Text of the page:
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I have read in "Ukrainian - A Comprehensive Grammar" by S. M. Pugh and I. Press that some Ukrainian inanimate nouns, such as лист, can optionally take singular-accusative in -а, i.e. they are treated gramatically as animate nouns. In this question I'll call this feature 'facultative animacy'. I would like to know how common facultative animacy is: are there a lot of nouns such as лист? Do such nouns belong to specific classes with common meanings? What is the perceived stylistic difference (if any) of facultative animacy?

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  • hi, I think that it's not about the animate and inanimate nouns, it's more about genitive/accusative cases used with certain verbs and nouns. – P. Vowk May 27 '20 at 12:55
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    @P.Vowk, this is one great question because it touches a deep historical background of Ukrainian language. And it is, indeed, tightly related to animacy. Wikipedia: «У сучасній українській форми родового відмінка витіснили форми знахідного для істот, а у розмовно-побутовому мовленні — навіть і для неістот – bytebuster May 27 '20 at 13:06
  • See also: “Genitive case after transitive verb?”. – Sasha May 27 '20 at 14:48
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Late reply.

Just a quick note, Ukrainian linguists don't refer to this as "facultative animacy". So I like to use the term "The second accusative case (другий знахідний відмінок)" or "The second form of the accusative case (друга форма знахідного відмінка)", which are both used by Л.М. Колібаба in her article "Новітні тенденції у функціонально-стильовому вживанні другого знахідного відмінка іменників в українській літературній мові початку XXI сторіччя".

Answering your first question, not many, at least officially. According to the Український правопис from 2015, only 6 nouns, mostly related to household items, can use either the nominative, or the "second accusative" form; those being: ніж - ножа (узяв), лист - листа (написав), дуб - дуба (зрізав), оліве́ць - олівця (поклав), карбованець - карбованця (дав), плуг - плуга (поставив).

To your second question, all of them have the genitive ending -a/я, and are generally related to household items.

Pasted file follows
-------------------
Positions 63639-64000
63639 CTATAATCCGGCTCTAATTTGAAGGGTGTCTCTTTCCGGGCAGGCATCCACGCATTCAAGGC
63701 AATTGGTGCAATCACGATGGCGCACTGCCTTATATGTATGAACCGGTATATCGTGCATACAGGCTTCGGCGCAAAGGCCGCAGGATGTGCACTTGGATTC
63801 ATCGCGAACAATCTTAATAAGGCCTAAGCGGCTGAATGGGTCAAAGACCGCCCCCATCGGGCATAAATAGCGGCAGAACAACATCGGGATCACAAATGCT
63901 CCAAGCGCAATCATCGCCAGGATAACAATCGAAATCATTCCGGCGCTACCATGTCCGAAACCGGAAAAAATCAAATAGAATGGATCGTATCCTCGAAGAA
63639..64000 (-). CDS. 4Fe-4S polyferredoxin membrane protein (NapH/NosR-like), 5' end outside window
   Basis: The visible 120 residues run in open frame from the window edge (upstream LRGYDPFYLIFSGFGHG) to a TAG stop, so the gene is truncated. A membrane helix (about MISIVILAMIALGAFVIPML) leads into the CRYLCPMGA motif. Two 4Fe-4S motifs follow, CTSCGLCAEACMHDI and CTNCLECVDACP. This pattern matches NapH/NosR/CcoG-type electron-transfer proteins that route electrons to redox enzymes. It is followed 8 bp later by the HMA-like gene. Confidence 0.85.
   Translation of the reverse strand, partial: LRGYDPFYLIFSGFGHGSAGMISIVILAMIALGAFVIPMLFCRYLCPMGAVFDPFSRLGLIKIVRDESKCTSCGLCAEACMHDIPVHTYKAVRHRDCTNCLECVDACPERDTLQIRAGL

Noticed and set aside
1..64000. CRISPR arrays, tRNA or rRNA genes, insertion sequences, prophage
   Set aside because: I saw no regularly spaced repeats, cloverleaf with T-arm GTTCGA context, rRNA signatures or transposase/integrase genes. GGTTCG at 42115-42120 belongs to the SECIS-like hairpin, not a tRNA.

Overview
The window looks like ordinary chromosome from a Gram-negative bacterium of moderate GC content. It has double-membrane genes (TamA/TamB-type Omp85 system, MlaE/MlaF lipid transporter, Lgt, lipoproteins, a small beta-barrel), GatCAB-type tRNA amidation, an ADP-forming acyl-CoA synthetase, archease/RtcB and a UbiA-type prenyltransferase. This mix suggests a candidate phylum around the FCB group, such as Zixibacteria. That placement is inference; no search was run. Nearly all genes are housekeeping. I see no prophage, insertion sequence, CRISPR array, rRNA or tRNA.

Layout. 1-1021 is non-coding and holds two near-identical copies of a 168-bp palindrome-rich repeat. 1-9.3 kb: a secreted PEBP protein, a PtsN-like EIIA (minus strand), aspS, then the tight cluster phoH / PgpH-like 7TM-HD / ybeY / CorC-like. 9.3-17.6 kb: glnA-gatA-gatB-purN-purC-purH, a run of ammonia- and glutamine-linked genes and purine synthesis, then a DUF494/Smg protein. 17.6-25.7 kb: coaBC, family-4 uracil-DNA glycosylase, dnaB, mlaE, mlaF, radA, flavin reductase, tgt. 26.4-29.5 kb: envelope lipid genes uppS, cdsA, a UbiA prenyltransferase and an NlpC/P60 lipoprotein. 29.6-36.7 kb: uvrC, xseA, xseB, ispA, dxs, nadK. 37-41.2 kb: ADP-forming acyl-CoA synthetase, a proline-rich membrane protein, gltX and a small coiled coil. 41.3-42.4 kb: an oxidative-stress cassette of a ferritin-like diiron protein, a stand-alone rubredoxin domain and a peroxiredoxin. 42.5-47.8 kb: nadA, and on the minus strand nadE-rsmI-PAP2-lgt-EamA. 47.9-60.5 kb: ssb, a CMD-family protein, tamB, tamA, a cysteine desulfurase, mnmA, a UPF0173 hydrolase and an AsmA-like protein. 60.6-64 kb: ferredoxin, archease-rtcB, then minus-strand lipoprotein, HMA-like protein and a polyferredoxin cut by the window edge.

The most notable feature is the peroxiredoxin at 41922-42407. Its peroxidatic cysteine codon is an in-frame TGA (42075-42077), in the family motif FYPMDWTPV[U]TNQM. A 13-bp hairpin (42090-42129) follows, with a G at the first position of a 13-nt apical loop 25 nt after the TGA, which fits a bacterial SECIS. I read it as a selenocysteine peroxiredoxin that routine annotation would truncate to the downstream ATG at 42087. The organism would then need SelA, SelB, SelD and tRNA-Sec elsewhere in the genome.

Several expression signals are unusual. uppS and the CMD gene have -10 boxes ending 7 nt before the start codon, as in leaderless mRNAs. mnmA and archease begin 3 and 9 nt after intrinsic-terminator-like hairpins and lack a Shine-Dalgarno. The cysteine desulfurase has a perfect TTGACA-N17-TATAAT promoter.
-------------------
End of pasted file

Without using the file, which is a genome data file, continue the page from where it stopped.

For your third question, most Ukrainian linguistics seem supportive or the form, and embrace it, the author of the famous book "Як ми говоримо", mentions in the section "Родовий чи знахідний відмінок додатка?": "на відміну від російської мови, в українській мові іменник-додаток часто стоїть у родовому, а не в знахідному відмінку... Отож, у першій фразі ліпше сказати: писати (читати) листа; та й у другій теж ближче буде до народнорозмовної української традиції"

Further more, in another article by Колібаба, "Закінчення знахідного відмінка іменників в історії українського правопису", she states: "На сьогодні доведено, що форма знахідного відмінка на -а (-я) — це не штучно вигадана, а «жива ознака народної мови» [26: 255], «істотна й оригінальна» [27: 218], «традиційна українська форма знахідного відмінка» [10], «самобутня риса української мови» [18]"

But the author from the book "Ukrainian grammar in tables and schemes" (rus. "Украинская грамматика в таблицах и схемах"), has this to say about them:

Such forms are widely used in the colloquial speech, but are not used in scientific style.

"Такие формы широко употребительны в разговорной речи, но не используются в научном стиле.".

But as far as I am aware, people use the ones I mentioned above pretty often in all social contexts, so do as you wish.

There's way more to this, if you want to get some in depth view on this, you can read the article mentioned in the beginning of the post. It goes in depth about the possible development of these forms, and some other related discussions.

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    Warning: the book «Украинская грамматика в таблицах и схемах» has been published on Moscow in 2014, during the current war. Considering the official Moscow's stance towards the very existence of Ukrainian language and the absence of non-state controlled publishers on that territory, the source seems non-reliable, to say the least. I believe you can find a better source for a similar claim. – bytebuster Jul 11 at 22:43
  • @bytebuster I'll rewrite the third answer, mostly because I found some new articles, that made me change my idea about the general among most Ukrainian linguistics on this topic, although I'll still keep her quote there. I wasn't able to find much information on her online, but she has a page on the Saint Petersburg University site, and has participated in many Ukrainian related researches. This book, however, wasn't published in collaboration with the university, nor funded by it for what I've found here. So I believe her opinion is still valid on this topic. – Луге Ушчимі Jul 12 at 17:00

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